Cutting down on saturated fat can shorten your life, study shows

Barsaba Taglieri
Agosto 29, 2017

Higher levels of consumption of fats of all kind reduced the overall risk of death by 23%, stroke risk by 18% and non-heart related mortality by 30%.

More study will also be needed to figure out exactly how much fat and how much carbohydrates should be recommended for optimal health.

Carbohydrate intake was highest in China, South Asia and Africa, while people who ate the most fat lived in North America, Europe, the Middle East and South-East Asia.

Researchers also found that dietary fats, including saturated, polyunsaturated and monounsaturatedfats, are not associated with major cardiovascular diseases or increased risk of heart attacks.

Mahshid Dehghan, a nutritional epidemiology expert at McMaster University in Hamilton, and her team were set to present the results of their study at the European Society of Cardiology Congress in Barcelona on Tuesday.

"This target is likely more affordable and achievable, especially in low and middle income countries where the costs of fruits and vegetables are relatively high".

Lead author Dr. Mahshid Dehghan says the healthiest diet would be made up of 50 to 55 per cent carbs and 35 per cent total fat, including both saturated and unsaturated fats.

Global dietary guidelines should change to suggest people can eat more fat than previously thought, with a view to preventing overconsumption of carbohydrates, according to a new worldwide study led by Canadian researchers.

Saturated fat is typically found in animal products such as butter, cheese and red meat.

But the study found that higher consumption of saturated fat reduced the risk of dying by 14% and the risk of stroke by 21%.

A global study of 135,000 people reveals that people who eat the least fat have the highest mortality rates.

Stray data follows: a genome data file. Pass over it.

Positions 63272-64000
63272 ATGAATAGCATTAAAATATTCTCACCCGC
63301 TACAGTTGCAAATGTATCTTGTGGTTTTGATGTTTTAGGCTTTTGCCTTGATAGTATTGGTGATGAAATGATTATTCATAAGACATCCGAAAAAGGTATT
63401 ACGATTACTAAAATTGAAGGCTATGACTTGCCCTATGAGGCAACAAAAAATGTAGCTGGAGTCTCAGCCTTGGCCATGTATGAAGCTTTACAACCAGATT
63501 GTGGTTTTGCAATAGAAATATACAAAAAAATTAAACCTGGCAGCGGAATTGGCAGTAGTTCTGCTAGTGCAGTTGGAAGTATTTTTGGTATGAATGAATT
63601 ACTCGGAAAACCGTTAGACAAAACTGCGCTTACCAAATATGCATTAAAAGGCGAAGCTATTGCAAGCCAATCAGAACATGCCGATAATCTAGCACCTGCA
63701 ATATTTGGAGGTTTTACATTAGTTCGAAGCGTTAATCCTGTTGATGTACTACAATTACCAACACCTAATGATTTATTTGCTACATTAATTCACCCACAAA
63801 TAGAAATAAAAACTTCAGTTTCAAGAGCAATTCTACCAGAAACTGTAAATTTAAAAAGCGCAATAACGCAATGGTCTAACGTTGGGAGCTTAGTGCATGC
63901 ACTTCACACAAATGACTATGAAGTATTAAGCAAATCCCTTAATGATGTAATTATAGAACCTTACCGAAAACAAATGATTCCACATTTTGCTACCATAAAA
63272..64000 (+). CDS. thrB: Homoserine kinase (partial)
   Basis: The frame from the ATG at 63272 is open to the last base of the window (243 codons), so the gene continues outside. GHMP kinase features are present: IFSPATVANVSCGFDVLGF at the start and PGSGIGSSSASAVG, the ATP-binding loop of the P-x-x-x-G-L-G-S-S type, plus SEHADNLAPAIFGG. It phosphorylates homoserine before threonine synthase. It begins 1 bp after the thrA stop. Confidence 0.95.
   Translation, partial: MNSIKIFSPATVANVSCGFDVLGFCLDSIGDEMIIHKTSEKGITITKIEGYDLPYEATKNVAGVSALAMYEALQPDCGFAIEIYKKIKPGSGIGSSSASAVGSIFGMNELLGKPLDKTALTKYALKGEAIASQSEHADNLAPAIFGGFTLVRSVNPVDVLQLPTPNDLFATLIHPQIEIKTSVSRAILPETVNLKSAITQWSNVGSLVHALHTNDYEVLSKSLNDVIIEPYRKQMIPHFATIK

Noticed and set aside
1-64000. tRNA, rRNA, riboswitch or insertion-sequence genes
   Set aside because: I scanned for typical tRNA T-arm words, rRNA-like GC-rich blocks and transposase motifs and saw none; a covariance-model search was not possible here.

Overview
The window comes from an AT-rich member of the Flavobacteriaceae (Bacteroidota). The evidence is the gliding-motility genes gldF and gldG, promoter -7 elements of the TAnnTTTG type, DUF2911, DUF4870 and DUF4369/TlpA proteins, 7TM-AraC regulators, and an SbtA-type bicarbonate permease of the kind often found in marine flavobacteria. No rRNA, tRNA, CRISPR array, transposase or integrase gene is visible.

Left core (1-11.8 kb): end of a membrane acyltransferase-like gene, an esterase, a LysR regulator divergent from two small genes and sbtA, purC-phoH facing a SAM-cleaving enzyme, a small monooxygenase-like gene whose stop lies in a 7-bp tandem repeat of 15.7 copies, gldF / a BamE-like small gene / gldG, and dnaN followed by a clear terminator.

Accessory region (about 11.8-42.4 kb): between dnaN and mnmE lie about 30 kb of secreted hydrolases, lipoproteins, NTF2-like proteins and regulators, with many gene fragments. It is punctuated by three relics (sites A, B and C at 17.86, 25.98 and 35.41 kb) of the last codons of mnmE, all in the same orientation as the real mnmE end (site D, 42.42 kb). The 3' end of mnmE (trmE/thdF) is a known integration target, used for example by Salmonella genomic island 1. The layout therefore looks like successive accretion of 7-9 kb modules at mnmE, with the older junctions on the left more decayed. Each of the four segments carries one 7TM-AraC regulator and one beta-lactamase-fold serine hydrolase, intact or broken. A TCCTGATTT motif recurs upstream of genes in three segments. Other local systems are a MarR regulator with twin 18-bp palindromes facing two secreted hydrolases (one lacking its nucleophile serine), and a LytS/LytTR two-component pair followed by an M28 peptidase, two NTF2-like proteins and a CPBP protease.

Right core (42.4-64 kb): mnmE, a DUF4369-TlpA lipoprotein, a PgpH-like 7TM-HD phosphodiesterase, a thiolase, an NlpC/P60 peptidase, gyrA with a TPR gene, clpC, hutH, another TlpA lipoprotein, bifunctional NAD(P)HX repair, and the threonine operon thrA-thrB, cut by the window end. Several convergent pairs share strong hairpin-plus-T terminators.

They found that LDL cholesterol (the basis of many dietary guidelines) is not reliable in predicting effects of saturated fat on future cardiovascular events.

However, the Pure researchers found that higher intakes of saturated fat also raised levels of "good" cholesterol, or high-density lipoprotein (HDL) which protects arteries.

Dr Dehghan said: "Limiting total fat consumption is unlikely to improve health in populations, and a total fat intake of about 35% of energy with concomitant lowering of carbohydrate intake may lower risk of total mortality".

British nutrition expert Prof Susan Jebb, from Oxford University, pointed out that United Kingdom health guidelines already recommended obtaining up to 35% of dietary energy from fat, and an average of 50% from carbohydrates.

"A decrease in fat intake automatically led to an increase in carbohydrate consumption and our findings may explain why certain populations such as South Asians, who do not consume much fat but consume a lot of carbohydrates, have higher mortality rates", Dehghan said in a news release.

She said: "This paper considers the relationship between diet and health outcomes for predominately low and middle income countries".

'A high carbohydrate diet - greater than 60 per cent of energy - is associated with higher risk of mortality.

Public Health England recommend adults get up to 35 per cent of their energy intake from all types of fat and 50 per cent from carbohydrates, such as bread, pasta and sugar. "And increasing consumption of carbohydrates results in higher risk of mortality".

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